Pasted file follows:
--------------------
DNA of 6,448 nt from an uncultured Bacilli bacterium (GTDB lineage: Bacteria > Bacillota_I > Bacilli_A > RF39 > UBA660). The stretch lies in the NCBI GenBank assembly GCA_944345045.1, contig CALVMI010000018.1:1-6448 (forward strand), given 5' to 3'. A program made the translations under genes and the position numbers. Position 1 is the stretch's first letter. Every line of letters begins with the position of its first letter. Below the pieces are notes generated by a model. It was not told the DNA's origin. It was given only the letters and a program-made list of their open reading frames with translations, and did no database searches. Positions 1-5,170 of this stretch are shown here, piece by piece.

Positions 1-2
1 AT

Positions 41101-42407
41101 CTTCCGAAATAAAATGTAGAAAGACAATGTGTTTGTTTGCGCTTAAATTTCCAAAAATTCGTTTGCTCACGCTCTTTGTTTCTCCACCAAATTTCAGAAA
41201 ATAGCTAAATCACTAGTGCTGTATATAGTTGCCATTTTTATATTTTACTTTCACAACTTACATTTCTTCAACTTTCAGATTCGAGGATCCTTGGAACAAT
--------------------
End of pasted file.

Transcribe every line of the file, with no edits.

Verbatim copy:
DNA of 6,448 nt from an uncultured Bacilli bacterium (GTDB lineage: Bacteria > Bacillota_I > Bacilli_A > RF39 > UBA660). The stretch lies in the NCBI GenBank assembly GCA_944345045.1, contig CALVMI010000018.1:1-6448 (forward strand), given 5' to 3'. A program made the translations under genes and the position numbers. Position 1 is the stretch's first letter. Every line of letters begins with the position of its first letter. Below the pieces are notes generated by a model. It was not told the DNA's origin. It was given only the letters and a program-made list of their open reading frames with translations, and did no database searches. Positions 1-5,170 of this stretch are shown here, piece by piece.

Positions 1-2
1 AT

Positions 41101-42407
41101 CTTCCGAAATAAAATGTAGAAAGACAATGTGTTTGTTTGCGCTTAAATTTCCAAAAATTCGTTTGCTCACGCTCTTTGTTTCTCCACCAAATTTCAGAAA
41201 ATAGCTAAATCACTAGTGCTGTATATAGTTGCCATTTTTATATTTTACTTTCACAACTTACATTTCTTCAACTTTCAGATTCGAGGATCCTTGGAACAAT